By Remy Raitt

Since breaking onto the scene in 2011, Berita was named Songwriter of the Year at the 2015 Wawela Music Awards, represented South Africa in the Netherlands in July 2015 at their Mandela Day celebrations and recently received a nomination at the inaugural South African Afro Music Awards in the Rising Star category.

When and how did you get into music?

Sadly I don't come from a musical family. I had sung in a church choir in my teens, but I never thought I would have a musical career. In 2010, I bought myself a guitar and learnt a few chords and wrote just one song. In 2011, I moved, with my guitar, to the Eastern Cape to study. Feeling even more inspired I learnt more chords and wrote most of my songs there. I got an opportunity to play in community events, in hospitals, schools and restaurants. By the end of the year, I had spent all my spare time out of my studies playing music and traveling for performances.

When did you crack the industry?

It was purely by chance. In 2011, I came to visit my uncle and his family on school holidays. Again, I brought along my guitar and would spend my afternoons playing. My uncle has a friend who is a DJ on Alex FM and he came to listen to me. After hearing me play, he organised a radio interview, on which I got to play live. The result was people calling the radio station marvelling at the sounds and requesting an album.

How would you describe your sound?

The harmonious meeting of simple yet intricate guitar melodies and a soulful voice.

You have already received great praise and awards. What does this mean to you?

I'm grateful that three years into my music I'm already getting recognition, but I'm hungry for more, I feel there is so much more music I have to deliver to the world.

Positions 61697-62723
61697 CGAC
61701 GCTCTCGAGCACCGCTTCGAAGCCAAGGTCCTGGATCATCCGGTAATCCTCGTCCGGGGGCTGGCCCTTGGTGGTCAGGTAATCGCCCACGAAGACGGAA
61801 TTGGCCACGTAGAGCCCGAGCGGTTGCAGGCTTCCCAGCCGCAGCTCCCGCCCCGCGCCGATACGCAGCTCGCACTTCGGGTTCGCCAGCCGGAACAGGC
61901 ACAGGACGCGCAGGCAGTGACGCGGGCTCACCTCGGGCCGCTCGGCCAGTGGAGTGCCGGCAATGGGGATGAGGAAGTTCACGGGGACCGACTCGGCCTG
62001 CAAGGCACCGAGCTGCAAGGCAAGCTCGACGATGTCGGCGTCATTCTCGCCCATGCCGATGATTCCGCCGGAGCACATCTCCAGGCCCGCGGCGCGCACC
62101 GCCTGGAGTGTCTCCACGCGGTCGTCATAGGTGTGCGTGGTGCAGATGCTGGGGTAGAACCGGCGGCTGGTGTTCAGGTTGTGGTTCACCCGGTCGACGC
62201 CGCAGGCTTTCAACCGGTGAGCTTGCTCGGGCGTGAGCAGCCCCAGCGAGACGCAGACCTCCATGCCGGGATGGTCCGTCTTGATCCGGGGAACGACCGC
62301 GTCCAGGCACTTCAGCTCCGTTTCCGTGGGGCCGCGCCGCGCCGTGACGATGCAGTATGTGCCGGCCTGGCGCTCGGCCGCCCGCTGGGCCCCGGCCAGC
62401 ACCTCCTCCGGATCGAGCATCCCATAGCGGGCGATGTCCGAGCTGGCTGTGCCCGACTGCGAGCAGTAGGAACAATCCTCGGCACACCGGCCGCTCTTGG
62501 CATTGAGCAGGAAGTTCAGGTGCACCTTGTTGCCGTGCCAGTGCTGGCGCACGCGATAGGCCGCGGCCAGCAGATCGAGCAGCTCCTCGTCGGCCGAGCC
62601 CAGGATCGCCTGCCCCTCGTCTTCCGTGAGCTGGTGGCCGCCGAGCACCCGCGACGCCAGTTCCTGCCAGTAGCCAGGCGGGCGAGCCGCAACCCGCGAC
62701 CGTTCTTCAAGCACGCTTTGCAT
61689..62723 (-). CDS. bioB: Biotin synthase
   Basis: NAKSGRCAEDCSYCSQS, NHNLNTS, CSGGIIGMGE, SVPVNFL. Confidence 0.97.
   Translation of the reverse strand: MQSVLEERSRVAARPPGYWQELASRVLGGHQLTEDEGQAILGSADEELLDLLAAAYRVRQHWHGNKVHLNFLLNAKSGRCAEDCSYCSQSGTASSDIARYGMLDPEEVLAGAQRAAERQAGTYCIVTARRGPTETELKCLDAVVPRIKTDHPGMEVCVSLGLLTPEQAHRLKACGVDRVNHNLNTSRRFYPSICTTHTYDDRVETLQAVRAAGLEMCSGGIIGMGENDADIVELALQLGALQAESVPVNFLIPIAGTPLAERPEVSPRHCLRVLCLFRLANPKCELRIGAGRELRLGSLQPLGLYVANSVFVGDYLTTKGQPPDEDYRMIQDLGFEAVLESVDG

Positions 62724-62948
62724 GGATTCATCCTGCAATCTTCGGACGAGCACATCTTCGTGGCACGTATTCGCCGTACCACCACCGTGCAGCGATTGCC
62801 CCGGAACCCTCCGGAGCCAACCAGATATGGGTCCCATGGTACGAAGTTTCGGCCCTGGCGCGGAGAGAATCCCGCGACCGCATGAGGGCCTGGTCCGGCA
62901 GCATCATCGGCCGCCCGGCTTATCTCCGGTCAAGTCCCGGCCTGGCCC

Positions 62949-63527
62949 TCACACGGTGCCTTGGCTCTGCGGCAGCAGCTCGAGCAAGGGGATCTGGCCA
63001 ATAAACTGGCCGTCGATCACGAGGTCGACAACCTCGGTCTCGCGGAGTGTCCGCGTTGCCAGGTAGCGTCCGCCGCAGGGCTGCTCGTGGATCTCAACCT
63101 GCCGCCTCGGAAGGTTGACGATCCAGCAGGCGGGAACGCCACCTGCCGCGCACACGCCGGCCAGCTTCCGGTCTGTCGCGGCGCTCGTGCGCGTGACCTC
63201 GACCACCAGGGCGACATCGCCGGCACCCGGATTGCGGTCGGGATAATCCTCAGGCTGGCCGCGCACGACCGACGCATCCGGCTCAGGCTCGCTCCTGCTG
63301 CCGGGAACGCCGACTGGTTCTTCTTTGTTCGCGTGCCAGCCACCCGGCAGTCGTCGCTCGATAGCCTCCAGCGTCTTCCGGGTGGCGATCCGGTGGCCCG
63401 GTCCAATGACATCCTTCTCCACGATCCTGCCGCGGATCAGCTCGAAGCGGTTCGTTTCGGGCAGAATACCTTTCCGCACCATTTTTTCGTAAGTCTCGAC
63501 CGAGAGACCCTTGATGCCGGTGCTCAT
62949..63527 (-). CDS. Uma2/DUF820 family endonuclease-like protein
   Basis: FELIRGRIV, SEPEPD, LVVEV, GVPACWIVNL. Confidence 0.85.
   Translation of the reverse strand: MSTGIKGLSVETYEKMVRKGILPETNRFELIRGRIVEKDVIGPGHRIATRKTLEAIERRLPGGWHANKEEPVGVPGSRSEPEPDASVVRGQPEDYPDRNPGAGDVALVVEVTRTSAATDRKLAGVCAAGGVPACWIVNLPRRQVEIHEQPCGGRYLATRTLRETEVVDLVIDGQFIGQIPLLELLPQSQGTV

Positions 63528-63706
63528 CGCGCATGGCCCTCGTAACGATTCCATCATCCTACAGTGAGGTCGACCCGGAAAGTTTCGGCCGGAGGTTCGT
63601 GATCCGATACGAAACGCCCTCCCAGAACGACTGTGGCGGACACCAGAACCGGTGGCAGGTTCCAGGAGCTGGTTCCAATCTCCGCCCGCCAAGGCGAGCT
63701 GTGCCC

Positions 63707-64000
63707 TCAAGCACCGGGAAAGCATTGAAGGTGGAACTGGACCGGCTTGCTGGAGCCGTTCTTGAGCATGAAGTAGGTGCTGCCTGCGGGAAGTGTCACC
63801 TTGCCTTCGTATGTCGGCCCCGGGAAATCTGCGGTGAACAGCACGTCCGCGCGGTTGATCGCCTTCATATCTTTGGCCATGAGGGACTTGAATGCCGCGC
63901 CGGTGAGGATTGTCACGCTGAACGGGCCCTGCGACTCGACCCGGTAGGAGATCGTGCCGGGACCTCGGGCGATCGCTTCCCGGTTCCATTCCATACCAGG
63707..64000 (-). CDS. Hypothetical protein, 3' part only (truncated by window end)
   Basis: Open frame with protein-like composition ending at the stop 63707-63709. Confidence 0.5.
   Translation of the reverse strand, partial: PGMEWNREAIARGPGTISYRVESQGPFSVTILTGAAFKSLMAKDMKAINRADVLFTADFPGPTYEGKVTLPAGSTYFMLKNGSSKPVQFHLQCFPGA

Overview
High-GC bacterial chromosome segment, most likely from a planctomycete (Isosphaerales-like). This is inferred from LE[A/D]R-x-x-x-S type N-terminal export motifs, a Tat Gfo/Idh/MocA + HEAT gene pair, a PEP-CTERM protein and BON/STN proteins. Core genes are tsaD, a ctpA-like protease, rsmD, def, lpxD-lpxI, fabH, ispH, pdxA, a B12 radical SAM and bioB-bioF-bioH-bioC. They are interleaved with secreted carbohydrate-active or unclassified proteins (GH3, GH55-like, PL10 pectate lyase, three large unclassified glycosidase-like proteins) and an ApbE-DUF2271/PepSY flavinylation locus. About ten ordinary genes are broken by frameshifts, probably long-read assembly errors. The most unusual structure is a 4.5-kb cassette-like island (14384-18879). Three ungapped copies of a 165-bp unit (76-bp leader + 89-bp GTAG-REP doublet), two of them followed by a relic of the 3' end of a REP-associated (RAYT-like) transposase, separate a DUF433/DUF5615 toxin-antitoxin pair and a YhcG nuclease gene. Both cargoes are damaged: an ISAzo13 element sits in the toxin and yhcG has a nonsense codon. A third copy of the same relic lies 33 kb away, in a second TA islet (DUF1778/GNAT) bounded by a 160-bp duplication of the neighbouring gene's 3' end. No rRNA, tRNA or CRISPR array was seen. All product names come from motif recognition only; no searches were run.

You have an impressive Twitter following. Have you got any social media tips? How do you keep your followers engaged?

I like to share music on my social pages. I also share travel pictures, performance videos, artworks and other music links with my followers.

What is your opinion on the local music scene?  

It's growing and always changing. There is a lot of talent and finally artists are seeing their careers as long term work and delivering to their audiences every single time.

Where is it thriving and where is it lacking?

There's a lot of music and amazing artists, however in a country with of over 50 million people the culture of buying music and attending artist shows is slow. Also, there is a lack of being open minded about music that comes from other countries unless it's coming from Nigeria or the States.

You are soon to release a single with heavyweights Oliver Mtukudzi and Hugh Masekela. What was it like working with them?

It is a huge honour to work with two of Africa's world class musicians, one of my wildest dreams has come true. They are both amazing souls, humble and young at heart. I enjoyed our studio sessions; we laughed a lot.

But most importantly I learnt from them to be selfless when writing, performing and working on my music. I got to understand that music is a spiritual purpose that’s bigger than me.

What’s next?

The remix for my new single Mwana Wa Mai will be released soon, we want the song to be heard on all possible platforms. Then the music video will follow.

What’s your advice be for those trying to crack the industry?

Keep singing, writing and believing. It takes one song and one chance but a whole lot of preparation.

Anything else you would like to share?

I would like to thank all my followers and fans for loving and inspiring me to keep going. I am nothing without their continuous love and support.

For more information, connect with Berita on Facebook or on Twitter.